To conclude; we cannot too strongly recommend the introduction of this treatise, as a text book, into the colleges and universities of the United States. We have expressed our opinion of the geometric method, and believe it must be abandoned; a step to which has already been made in the translation of Lacroix for Harvard University. But the work before us is far simpler in its basis than that of Lacroix; more elementary and direct in its attainment of the parts applicable to ordinary calculations; and far more extensive in its views and objects.

Art. Ill *ft Selection of Eulogies, pronounced in the several States, in Honour of those illustrious Patriots and Statesmen, John Adams and Thomas Jefferson. Hartford: published by D. F. Robinson &. Co., and Norton & Russell. 1826. 8vo. pp. 436.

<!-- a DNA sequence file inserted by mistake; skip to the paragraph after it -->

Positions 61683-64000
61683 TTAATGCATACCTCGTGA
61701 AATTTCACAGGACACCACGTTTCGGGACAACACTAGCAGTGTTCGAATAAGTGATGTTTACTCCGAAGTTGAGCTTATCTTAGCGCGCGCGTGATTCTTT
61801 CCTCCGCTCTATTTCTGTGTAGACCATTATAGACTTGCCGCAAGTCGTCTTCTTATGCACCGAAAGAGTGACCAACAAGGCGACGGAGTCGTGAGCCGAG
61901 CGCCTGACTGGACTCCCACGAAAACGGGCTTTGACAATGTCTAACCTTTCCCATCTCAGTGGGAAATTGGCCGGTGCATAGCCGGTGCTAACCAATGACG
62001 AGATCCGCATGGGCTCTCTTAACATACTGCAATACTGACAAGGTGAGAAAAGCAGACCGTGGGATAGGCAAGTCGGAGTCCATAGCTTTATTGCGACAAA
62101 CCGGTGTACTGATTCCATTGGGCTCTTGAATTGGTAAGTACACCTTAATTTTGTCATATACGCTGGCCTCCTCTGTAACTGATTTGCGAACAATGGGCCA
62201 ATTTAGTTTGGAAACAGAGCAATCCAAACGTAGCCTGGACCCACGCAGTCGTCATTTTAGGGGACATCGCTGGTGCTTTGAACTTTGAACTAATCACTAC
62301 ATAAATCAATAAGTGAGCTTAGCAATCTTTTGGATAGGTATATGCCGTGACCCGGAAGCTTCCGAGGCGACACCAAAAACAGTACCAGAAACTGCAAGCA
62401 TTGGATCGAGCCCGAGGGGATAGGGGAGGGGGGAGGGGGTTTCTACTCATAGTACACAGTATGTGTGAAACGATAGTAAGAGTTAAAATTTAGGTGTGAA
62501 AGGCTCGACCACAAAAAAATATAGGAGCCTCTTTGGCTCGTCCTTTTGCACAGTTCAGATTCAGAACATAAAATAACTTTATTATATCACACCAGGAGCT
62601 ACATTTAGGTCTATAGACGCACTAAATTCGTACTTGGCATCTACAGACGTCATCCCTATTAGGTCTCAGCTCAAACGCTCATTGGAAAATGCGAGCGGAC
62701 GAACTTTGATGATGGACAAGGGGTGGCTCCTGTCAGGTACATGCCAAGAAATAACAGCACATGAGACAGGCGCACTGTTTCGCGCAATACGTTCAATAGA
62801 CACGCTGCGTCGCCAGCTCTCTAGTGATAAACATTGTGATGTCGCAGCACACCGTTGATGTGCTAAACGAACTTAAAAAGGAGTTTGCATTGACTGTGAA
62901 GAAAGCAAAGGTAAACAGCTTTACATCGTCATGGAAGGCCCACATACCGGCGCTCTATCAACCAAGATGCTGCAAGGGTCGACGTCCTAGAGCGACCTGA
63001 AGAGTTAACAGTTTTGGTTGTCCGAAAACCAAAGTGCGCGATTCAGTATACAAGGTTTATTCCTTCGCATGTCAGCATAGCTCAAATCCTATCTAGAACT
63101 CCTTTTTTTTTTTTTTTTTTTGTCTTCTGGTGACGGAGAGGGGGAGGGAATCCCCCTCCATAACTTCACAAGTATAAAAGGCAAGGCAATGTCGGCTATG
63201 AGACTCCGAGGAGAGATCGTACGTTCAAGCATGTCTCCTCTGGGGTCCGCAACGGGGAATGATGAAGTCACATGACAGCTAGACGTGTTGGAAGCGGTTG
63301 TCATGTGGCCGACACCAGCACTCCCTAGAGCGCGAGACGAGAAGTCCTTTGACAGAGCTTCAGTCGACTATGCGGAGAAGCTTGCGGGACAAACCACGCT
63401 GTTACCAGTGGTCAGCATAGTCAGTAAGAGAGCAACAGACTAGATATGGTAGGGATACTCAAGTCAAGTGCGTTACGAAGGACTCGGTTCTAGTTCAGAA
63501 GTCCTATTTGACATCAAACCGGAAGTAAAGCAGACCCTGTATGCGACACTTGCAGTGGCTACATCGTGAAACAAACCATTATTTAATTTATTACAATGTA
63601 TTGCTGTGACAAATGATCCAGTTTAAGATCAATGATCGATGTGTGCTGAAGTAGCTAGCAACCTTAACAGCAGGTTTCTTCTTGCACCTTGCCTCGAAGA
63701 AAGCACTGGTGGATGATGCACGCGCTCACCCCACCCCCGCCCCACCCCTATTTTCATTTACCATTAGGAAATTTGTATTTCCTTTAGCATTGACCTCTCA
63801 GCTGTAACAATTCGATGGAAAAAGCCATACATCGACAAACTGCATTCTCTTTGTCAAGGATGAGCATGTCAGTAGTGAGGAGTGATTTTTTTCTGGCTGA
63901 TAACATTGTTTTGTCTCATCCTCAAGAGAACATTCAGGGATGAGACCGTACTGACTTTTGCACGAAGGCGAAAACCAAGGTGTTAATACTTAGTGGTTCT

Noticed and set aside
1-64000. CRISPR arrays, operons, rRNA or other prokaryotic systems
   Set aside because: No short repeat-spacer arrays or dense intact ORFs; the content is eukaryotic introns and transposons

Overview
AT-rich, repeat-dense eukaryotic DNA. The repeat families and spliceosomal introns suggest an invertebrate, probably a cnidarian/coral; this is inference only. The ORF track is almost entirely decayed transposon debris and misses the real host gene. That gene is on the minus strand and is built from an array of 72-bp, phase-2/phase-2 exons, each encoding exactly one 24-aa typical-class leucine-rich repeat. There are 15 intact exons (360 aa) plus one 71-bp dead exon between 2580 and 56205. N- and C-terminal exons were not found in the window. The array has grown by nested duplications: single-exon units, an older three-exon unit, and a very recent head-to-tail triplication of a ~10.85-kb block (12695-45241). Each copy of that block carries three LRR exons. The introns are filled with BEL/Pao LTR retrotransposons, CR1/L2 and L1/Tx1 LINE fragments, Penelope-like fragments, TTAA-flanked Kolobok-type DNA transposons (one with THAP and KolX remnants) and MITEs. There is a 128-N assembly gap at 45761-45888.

We have before us a volume bearing this title, published at Hartford, in Connecticut, together with a single eulogy in a pamphlet form, delivered atCharlestown, in Massachusetts, by Edward Everett esq.; comprising altogether twenty panegyrical orations.—It is a circumstance of national congratulation, and encouraging to our patriotic hopes, upon the decease of our distinguished benefactors, to find the learning and eloquence of our country so readily enlisted in the task of celebrating their talents and services. One of the natural and most amiable tendencies of the human heart, is, to bestow honours up6n the meritorious dead—and, perhaps, the gratitude of nations is seldom more usefully employed, than when erecting monuments over the ashes of their departed worthies—If Christian states cannot, like the Pagans, elevate their heroes and wages to stations among the gods, and, after the ceremony of their deification, anticipate beneficial influences from their future sway within the system of nature, they can, at least, by public demonstrations of gratitude and affection, sow the seeds which shall produce future sages, statesmen and patriots, who shall become emulous of the talents and virtues of their predecessors, and be animated to like achievements in their country's service. This was one of the expedients by which Greece and Rome anciently produced that bright succession of heroes, statesmen, philosophers, poets and orators, who have conferred upon their names such deserved celebrity.